Below is a guide for individuals and campaigners on how to use the Local Audit and Accountability Act 2014 to obtain information from local government and object to spending decisions not undertaken in the public interest.
The right to inspect the accounts and any underlying documents apply to anyone who is either:
- a local resident on the electoral register and/ or
- a citizen journalist/ blogger or campaigner who has published any material online.
Please note however that the rights to ask questions to the auditor and to object apply only to local residents, on the electoral register for the council in question.
Account Inspections and Objections for Individuals
Residents can inspect their local council’s accounts for a set period between June and August (dates vary by council, but in England all accounts must be open between 3-14 July in 2017) and request underlying invoices, contracts and documents and ask questions from the external auditor.
If you find something in the accounts that constitutes irrational or potentially unlawful expenditure, residents can request a public interest report into the matter and/or apply to the high court to have the spending item declared unlawful.
In the guide, examples of objections are provided for:
- Schools built using the Private Finance Initiative (PFI) that are a complete rip-off for taxpayers, often without sprinklers and fire unsafe
- Fossil fuel investments by council pension funds that place both scheme members and local taxpayers at undue financial risk
- LOBO loans taken out by the council that lock them into high interest payments for up to 70 years
Account Inspections for NGOs & Organisations
With the Local Audit (Public Access to Documents) Act 2017 amendment which broadened account inspection rights to citizen journalists and bloggers, anyone who has published material on the web now has the rights to inspect local authority accounts and request supporting documents.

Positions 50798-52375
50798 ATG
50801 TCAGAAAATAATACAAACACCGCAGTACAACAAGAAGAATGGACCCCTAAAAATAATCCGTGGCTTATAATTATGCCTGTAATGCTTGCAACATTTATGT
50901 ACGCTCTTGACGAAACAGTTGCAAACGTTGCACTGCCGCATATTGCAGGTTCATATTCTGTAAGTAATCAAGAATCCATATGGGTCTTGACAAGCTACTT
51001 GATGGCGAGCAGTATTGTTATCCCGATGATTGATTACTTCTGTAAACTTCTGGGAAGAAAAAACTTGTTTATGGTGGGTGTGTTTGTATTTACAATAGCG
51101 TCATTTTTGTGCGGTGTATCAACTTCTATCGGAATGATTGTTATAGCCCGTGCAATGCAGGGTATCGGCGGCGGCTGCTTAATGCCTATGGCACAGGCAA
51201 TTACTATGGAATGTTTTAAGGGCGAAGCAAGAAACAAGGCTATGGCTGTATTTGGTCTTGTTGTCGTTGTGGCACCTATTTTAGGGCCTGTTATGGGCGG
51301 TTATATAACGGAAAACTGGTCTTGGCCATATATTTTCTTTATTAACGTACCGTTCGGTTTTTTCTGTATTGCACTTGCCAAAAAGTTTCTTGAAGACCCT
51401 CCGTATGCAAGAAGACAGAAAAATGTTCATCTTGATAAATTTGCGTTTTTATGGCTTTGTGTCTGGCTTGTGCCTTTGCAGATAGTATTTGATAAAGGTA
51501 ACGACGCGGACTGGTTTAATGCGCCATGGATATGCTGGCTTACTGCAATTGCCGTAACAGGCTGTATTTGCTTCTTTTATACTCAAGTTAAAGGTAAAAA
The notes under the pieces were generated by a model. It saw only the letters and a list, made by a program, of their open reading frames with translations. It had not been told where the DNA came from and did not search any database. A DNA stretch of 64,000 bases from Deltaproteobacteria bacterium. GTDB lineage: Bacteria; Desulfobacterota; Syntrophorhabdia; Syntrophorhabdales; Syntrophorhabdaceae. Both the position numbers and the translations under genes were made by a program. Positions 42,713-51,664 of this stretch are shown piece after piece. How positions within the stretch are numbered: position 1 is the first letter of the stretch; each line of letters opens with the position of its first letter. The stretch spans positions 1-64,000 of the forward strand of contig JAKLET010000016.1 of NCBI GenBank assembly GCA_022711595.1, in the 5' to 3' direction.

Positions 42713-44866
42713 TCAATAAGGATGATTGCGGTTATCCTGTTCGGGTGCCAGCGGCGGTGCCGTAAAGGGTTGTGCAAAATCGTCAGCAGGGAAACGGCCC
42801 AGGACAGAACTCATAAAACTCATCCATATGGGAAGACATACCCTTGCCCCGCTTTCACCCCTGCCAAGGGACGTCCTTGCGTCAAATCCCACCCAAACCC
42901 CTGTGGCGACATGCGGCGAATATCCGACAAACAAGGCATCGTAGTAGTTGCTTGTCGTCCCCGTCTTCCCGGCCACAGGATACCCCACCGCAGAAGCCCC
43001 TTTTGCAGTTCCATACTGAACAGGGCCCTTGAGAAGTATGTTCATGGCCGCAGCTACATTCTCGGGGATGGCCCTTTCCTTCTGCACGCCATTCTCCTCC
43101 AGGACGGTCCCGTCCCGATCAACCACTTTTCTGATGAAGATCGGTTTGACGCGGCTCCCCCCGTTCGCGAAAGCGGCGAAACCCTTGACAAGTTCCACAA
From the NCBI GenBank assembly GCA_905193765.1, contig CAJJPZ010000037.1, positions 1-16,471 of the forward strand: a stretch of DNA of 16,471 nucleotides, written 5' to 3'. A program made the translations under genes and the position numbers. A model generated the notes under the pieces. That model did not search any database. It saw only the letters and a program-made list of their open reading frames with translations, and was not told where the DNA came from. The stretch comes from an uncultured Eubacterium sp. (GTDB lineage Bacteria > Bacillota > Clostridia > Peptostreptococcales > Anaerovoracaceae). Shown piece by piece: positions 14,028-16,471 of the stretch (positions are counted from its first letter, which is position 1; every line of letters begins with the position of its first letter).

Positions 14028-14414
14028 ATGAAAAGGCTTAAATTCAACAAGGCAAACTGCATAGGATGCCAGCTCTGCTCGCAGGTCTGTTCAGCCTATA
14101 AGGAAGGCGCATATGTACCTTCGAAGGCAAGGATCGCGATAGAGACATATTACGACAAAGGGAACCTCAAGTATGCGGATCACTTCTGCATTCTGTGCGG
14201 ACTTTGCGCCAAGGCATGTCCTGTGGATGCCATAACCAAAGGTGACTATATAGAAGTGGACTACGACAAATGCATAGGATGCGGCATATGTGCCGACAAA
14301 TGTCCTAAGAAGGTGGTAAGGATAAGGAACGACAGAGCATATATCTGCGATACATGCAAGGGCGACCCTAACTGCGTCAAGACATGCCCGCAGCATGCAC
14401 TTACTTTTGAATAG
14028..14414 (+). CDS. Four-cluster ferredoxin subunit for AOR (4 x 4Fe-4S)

These rights can be used in a similar manner to the Freedom of Information Act – but are stronger and broader. It is a criminal offence for councils to withhold info, unlike with FOI.
For organisations with a national reach that campaign at both the local and national level, the Local Audit and Accountability Act provides a useful vehicle for local campaign groups to hold power to account in their communities, while raising the profile of local issues and bringing them to the attention of media and decision makers at the regional and national level.
Account Inspections for Grassroots Organisations
With the growing importance of social issues such as the lack of safe and affordable housing coupled with the need for a localised response to the climate crisis in the absence of action by governments, there is a renewed focus on local authorities as a potential area for social change.
In 2016, Debt Resistance UK helped residents in 24 local authorities lodge objections to rip off bank loans, of which 18 objections were accepted by the auditor and are currently being investigated.
We hope the guide is useful for the issues you’re working on and would love to hear examples of how its been incorporated into your own research and campaigns.